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COLLECTION Identifier: bMS 1148

Unitarian Universalist Association. Commission on Religion and Race. Records, 1967-1969

Scope and Contents

This collection consists largely of the records of Homer Jack, who was director of the Department of Social Responsibility for the UUA in the late 1960s. Jack was the staff liaison between the Commission on Religion and Race and the Unitarian Universalist Black Caucus. This Commission sponsored the Emergency Conference on the Black Rebellion in New York City in October, 1967, which is where the UU Black Caucus emerged. Many of the records in this collection deal with the organization of the Emergency Conference, and people's responses to it after it ended. The collection includes drafts of statements about the Black Caucus, financial records, FULLBAC material, sermons, and papers dealing with the formation of the Black Affairs Council.

Note: See related collections bMS 1011, bms 1146, bMS 531, bMS 15027, and bMS 1144.


  • 1967-1969


4 boxes

Biographical / Historical

Immediately after the racial violence in Newark and Detroit in the summer of 1967, the Unitarian Universalist Commission on Religion and Race convened an emergency conference on "the Unitarian Universalist Response to the Black Rebellion." This conference was held in New York in October, 1967. The chief event of the 1967 conference was the formation of the Black Unitarian Universalist Caucus (BUUC), which was an attempt on the part of the black participants in the conference to set their own priorities and goals. This Caucus led to the formation of the Black Affairs Council (BAC), a committee which served as a coordinating agency for Unitarian Universalist efforts in the fields of race relations and black empowerment. FULLBAC (Full Recognition and Funding of the Black Affairs Council) was a white support group formed in 1968 which supported the full funding of the Black Affairs Council. Some Unitarian Universalists felt that the direction of the Black Affairs Council was too separatist, and a group called Black and White Action (BAWA) was formed in 1968 to provide a channel for the efforts of some Unitarian Universalists to achieve racial justice through more integrated means.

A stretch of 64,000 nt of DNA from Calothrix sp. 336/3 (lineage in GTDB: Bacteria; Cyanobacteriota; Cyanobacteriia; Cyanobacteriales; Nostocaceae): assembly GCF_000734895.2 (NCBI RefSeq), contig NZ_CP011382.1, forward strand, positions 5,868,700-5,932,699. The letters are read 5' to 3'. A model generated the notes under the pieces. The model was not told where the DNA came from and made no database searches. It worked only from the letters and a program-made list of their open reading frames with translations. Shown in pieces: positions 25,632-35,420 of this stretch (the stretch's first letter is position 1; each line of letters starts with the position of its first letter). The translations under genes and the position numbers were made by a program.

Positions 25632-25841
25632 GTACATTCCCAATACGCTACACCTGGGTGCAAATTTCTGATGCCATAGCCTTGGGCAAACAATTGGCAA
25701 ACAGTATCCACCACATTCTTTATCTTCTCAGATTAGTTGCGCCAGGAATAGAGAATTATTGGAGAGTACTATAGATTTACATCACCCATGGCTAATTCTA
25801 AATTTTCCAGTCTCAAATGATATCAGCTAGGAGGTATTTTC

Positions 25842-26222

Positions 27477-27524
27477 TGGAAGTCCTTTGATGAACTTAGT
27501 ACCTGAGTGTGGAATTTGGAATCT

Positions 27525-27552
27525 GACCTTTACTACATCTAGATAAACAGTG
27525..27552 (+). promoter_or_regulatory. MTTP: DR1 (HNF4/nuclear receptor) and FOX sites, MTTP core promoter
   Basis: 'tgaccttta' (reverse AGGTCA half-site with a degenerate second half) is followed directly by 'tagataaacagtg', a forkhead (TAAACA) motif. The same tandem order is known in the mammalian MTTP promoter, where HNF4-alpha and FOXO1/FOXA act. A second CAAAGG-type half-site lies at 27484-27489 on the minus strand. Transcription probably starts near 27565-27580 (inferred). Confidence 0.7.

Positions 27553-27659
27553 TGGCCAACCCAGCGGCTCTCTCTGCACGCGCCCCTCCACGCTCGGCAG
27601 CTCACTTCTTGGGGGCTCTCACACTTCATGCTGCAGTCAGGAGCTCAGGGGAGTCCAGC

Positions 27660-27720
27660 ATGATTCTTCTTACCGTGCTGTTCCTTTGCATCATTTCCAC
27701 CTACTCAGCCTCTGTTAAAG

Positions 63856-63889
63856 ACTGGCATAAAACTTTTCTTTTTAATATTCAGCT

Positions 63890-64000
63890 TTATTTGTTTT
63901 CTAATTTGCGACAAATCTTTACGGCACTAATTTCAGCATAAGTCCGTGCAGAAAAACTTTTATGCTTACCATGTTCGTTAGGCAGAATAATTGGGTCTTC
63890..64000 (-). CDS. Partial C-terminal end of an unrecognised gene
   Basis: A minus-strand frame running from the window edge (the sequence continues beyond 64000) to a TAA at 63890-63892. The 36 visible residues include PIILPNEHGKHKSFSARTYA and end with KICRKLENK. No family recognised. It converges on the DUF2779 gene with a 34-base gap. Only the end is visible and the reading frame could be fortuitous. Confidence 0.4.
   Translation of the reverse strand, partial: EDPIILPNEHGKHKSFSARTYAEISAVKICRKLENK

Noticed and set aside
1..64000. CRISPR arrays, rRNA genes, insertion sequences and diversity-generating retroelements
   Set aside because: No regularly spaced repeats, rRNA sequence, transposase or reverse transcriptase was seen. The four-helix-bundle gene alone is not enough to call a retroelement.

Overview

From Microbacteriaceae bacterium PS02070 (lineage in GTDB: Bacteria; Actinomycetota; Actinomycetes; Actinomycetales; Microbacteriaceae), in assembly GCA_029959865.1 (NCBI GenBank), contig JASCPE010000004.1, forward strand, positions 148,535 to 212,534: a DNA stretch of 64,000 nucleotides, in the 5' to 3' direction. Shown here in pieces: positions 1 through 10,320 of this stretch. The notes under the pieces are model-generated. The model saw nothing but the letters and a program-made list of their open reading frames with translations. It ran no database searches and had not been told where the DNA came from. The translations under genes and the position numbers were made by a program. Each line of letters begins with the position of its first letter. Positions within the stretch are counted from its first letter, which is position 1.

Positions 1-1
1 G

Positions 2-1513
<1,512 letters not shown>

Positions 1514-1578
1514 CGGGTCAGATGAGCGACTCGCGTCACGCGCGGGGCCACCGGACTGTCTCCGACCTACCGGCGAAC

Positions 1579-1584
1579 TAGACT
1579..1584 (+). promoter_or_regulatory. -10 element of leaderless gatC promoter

Through a mismanagement of funding by the UUA administration, the dispersal of funds promised to BAC was changed from a one million dollar payout over four years to one over five years, requiring reaffirmation every year. In 1970, BAC disaffiliated from the UUA and in the following two years, through the sale of BAC bonds and a grant from the Veatch program, they raised the funding they required. A year later, in 1973, BAC and BUUC split and two organizations claiming to be BAC emerged, leading to a lawsuit. As UUA membership declined in general during this period, so did black membership. BAC was officially disbanded in 1979.

Note: See film made about this controversy entitled "Wilderness Journey, The Struggle for Black Empowerment and Racial Justice within the Unitarian Universalist Association, 1967-1970," VHS created by Ron Cordes, 2003, in bMS 15027.

Related Materials

For related collections, please see bMS 531, bMS 1011, bMS 1144, and bMS 1146.

Repository Details

Part of the Harvard Divinity School Library, Harvard University Repository

Special Collections at Andover-Harvard Theological Library preserves and makes accessible primary source materials documenting the history of religion and theology, with particular historical emphasis on American liberal religious traditions. Though the historical strengths of the collections have been in the field of Christianity, other religious traditions are increasingly reflected, in step with Harvard Divinity School's evolving focus on global religious studies.

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